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Monday, September 17, 2007

What have I got for God?

During an excellent explanation of Mother Teresa's spiritual Calvary David Warren quoted John Henry Cardinal Newman:

If I am in sickness, my sickness may serve Him. In perplexity, my perplexity may serve Him. If I am in sorrow, my sorrow may serve Him. ... He may take away my friends. He may throw me among strangers. He may make me feel desolate, make my spirits sink, hide my future from me. Still, He knows what He is about.”


In my season of overwork (I hate summer: prickly heat, humidity and budgets), I sometimes look up at the crucifix before Mass begins and mentally empty out my pockets and purse. I have the nice thing I did for a neighbor, or a patience displayed with a gabby old relative, or even an act of humility when I didn't tell somebody I'd heard their joke before, but I more often have tension, exhaustion, mental dust bunnies, unresolved conflict at work, undone responsibilities.

Gotta offer it all up, a dusty wilted stale-smelling spiritual bouquet. Remember those? I found one I wrote out for my mother in a prayer book: One Our Father, One Hail Mary, One Glory Be and Playing With My Little Brother So My Mother Could Rest. Were that it was still so simple.

3 comments:

Kansas Bob said...

I was enjoying the quote until I got to:

"He may take away my friends. He may throw me among strangers. He may make me feel desolate, make my spirits sink"

The beauty of Romans 8:28 is that God causes all things to work together for our good even though He doesn't cause all things. That said, it is a beautiful thing that God can use the all things (even the work of the devil and our own sin) to make us like Jesus.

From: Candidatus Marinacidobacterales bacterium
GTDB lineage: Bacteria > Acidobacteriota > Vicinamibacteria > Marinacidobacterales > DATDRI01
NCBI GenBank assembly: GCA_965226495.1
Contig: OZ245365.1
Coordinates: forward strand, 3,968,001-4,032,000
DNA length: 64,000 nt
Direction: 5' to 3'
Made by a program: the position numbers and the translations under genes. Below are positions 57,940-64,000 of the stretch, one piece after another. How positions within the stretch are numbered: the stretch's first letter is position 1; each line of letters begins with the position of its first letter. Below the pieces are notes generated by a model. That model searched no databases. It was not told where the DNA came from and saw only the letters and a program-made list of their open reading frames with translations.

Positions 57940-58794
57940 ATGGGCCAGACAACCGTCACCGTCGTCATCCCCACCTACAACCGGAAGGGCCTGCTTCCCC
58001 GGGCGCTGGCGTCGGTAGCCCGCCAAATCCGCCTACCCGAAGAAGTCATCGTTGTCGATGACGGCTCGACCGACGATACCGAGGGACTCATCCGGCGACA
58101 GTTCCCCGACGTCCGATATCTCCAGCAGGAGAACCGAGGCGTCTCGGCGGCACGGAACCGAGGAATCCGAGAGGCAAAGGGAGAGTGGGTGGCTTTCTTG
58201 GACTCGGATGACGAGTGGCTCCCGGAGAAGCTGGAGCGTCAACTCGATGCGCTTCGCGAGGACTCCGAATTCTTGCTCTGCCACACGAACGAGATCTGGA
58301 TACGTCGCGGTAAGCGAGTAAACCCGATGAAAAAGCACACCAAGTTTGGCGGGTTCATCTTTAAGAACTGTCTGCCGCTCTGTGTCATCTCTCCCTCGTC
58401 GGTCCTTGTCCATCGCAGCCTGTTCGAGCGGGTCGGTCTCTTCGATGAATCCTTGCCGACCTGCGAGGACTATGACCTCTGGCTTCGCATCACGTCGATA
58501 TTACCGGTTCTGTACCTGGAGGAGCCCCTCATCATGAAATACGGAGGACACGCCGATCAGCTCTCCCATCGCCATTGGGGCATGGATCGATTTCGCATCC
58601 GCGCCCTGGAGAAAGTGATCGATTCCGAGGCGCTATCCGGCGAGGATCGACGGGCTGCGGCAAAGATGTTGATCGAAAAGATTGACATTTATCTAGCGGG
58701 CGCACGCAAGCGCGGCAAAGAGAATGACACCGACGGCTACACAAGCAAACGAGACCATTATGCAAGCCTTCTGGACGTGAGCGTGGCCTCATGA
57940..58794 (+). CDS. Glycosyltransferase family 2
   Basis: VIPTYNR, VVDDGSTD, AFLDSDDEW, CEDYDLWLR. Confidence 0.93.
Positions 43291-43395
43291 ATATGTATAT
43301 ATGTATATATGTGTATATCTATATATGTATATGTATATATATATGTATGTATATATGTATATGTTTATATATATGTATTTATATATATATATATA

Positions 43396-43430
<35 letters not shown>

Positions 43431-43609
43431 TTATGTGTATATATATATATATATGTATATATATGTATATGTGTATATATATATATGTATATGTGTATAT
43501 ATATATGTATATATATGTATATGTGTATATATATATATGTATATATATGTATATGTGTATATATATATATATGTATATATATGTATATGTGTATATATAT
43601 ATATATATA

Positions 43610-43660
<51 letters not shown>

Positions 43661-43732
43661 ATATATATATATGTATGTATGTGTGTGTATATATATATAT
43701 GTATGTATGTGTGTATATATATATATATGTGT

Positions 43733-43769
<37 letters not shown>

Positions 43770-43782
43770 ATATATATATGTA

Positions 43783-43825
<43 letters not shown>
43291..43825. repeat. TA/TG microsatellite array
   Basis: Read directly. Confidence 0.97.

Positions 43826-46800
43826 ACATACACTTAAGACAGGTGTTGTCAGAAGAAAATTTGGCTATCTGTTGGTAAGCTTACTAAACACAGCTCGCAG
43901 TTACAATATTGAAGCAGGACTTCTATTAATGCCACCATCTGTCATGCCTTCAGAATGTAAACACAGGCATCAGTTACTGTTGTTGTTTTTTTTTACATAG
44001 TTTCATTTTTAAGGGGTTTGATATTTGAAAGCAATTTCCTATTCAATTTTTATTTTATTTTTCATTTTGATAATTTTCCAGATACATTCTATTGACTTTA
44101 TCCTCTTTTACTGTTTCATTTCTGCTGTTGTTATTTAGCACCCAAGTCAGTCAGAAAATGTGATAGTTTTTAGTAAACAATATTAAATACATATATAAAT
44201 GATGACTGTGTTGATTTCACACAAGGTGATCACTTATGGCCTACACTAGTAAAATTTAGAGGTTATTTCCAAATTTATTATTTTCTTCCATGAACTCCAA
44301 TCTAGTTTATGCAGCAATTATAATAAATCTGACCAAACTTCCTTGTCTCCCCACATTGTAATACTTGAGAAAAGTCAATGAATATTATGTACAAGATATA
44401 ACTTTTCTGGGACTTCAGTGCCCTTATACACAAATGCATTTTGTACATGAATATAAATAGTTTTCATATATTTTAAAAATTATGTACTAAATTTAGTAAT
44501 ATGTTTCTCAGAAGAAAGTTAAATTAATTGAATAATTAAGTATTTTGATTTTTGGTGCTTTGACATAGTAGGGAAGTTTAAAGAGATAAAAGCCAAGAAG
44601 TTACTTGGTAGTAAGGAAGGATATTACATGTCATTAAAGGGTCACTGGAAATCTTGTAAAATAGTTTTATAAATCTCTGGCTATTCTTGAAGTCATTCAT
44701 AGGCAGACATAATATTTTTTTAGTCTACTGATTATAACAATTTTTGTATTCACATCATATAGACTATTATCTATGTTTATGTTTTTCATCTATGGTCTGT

Peace, KB

Therese Z said...

It's our own personal cross. And the tricky part is not looking at our sins as our cross, nor the effects of our sins as our cross (
THAT's my specialty). Our cross becomes clearer in its outlines when we more often and more deeply wait on God's Will, and then the effects of that waiting are truly our cross. Because Jesus accepted His Cross from the Father, not from the anger of the crowds, or the injustice of the Roman court.

Roz said...

"Still, He knows what He is about."

I find myself awestruck by this. Just like Cardinal Newman to be short, sweet and to the point.

Yes, he knows what he is about, in the sense of competence. "The engineer of the locomotive knows how to work the machinery to get me safely to where I'm going."

But he also knows what he's about, what his true nature is -- what makes him tick, so to speak:

"In him there is no darkness at all. (1Jn 1:5)

"Even if a mother should forget her child, I will never forget you. See, I have inscribed you on the palms of my hands." (Is 49:15)

"He calls his own sheep by name and leads them out." Jn 10:2

"He will wipe away every tear from their eyes." (Rev 21:4)

"The steadfast love of the Lord never ceases. His mercies never come to an end. " (Lam 3:22)

True. Unperceived, sometimes, yet true. Thanks, God.

 

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